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Burma signs ceasefire with rebels

The Burmese government has signed a ceasefire agreement with ethnic Karen rebels, taking a major step towards ending one of the world's longest-running insurgencies.

The government's peace committee met leaders of the Karen National Union in the Karen state capital, Pa-an.

A government official at the talks told reporters: "A ceasefire agreement has been signed."

The negotiations were part of government efforts to end international isolation. Ending war with ethnic rebels is one of the conditions set by Western countries for improved relations.

Karen rebels have been fighting for autonomy for 63 years and were the only major group in Burma that had not reached a peace agreement with the government.

The talks between officials and Karen National Union leaders were part of efforts by Burma's new, nominally civilian government to seek international legitimacy through democratic reforms after years of military repression.

The Karen group has been fighting for greater autonomy in a guerrilla campaign in eastern jungles that dates back to before Burma's independence from Britain. It has been the only one of Burma's major ethnic groups never to have reached a peace agreement with the government.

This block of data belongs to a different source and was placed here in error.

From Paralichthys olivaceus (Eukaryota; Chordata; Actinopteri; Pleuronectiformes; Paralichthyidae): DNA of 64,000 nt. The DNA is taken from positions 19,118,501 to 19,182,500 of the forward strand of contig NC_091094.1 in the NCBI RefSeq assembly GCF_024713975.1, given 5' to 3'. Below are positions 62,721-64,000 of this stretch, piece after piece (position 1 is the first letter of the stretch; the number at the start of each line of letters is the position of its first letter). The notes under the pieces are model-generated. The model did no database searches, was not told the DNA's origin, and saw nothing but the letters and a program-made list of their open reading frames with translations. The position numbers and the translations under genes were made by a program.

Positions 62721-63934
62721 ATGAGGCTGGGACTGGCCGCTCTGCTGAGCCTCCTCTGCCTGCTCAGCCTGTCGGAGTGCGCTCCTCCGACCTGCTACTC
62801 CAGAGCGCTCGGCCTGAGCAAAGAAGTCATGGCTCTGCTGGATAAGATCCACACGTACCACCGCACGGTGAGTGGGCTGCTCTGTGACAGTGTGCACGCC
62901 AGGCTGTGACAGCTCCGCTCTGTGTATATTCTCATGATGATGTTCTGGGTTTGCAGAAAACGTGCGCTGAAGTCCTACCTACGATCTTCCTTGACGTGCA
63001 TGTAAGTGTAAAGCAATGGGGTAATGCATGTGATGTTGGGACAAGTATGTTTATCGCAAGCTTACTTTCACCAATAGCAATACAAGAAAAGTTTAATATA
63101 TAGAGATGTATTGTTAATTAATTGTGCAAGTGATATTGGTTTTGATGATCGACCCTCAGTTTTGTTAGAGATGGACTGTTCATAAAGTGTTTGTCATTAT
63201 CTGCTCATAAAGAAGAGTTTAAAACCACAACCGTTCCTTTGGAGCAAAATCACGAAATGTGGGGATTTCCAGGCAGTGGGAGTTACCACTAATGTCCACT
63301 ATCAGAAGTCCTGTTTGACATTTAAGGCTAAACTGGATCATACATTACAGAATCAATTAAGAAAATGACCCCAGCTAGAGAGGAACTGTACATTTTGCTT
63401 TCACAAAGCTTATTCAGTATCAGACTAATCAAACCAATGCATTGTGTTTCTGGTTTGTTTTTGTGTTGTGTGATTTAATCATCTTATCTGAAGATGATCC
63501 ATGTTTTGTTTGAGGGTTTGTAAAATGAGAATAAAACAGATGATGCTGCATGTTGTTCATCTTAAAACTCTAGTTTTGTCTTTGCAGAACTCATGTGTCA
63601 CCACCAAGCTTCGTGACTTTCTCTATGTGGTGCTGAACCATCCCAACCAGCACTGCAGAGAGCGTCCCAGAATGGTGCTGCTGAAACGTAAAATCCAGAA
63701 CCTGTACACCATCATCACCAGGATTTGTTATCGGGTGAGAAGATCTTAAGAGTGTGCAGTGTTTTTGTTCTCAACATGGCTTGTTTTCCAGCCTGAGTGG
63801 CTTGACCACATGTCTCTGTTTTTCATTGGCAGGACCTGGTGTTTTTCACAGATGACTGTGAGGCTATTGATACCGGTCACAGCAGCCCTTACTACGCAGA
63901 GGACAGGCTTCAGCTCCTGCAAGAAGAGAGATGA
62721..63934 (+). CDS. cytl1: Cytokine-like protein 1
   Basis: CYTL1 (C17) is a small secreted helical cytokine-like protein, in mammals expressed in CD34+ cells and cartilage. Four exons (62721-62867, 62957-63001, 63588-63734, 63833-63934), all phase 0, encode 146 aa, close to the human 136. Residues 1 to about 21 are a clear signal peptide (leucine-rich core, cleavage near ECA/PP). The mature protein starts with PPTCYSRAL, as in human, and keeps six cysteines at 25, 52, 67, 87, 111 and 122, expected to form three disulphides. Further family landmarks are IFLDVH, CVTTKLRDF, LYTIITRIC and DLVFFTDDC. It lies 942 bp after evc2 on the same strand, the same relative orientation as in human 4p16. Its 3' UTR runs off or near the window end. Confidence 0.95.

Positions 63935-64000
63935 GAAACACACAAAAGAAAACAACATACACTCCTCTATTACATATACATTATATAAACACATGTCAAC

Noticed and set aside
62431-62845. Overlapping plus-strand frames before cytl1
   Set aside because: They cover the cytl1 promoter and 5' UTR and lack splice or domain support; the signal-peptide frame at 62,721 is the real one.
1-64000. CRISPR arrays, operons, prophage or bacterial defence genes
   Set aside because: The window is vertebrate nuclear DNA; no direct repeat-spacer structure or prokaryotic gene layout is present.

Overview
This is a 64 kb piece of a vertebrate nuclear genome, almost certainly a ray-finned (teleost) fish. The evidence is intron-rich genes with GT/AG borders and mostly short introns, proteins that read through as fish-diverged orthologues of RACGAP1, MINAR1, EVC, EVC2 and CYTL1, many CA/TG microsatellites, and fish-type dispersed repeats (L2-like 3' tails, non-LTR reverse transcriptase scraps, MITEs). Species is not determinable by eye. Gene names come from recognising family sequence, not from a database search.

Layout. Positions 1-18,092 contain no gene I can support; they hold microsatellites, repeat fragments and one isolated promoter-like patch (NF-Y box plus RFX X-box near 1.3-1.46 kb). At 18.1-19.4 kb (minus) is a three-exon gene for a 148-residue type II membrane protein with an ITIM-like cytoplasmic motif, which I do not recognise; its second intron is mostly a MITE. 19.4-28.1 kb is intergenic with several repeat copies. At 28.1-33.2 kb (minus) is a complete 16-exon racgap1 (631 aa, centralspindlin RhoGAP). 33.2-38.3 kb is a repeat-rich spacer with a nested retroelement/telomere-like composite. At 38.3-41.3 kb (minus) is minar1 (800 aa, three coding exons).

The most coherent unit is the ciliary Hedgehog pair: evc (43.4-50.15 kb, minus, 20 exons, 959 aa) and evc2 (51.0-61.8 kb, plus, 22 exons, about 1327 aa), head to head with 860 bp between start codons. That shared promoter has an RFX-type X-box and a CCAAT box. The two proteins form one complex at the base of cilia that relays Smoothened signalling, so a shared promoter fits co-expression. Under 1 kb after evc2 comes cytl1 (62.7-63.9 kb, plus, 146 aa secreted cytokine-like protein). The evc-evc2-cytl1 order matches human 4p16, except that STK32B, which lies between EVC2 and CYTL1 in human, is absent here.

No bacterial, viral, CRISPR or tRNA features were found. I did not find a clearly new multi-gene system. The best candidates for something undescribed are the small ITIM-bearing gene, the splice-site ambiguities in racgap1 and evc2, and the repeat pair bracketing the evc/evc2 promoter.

For decades, Burma has been at odds with the ethnic groups who seek greater autonomy, but a military junta that took power in 1988 signed ceasefire agreements with many of them. Some of those pacts were strained as the central government sought to consolidate power, and combat resumed.

The new government that took office after November 2010 elections has embarked on reforms to try to end its international isolation. Western governments had imposed political and economic sanctions on Burma because of repression under the junta.

In recent months, the government has held talks with rebel groups to strike new peace deals or rebuild shattered ceasefires. The other groups reportedly involved in talks include the Shan, Karenni, Chin and Kachin.

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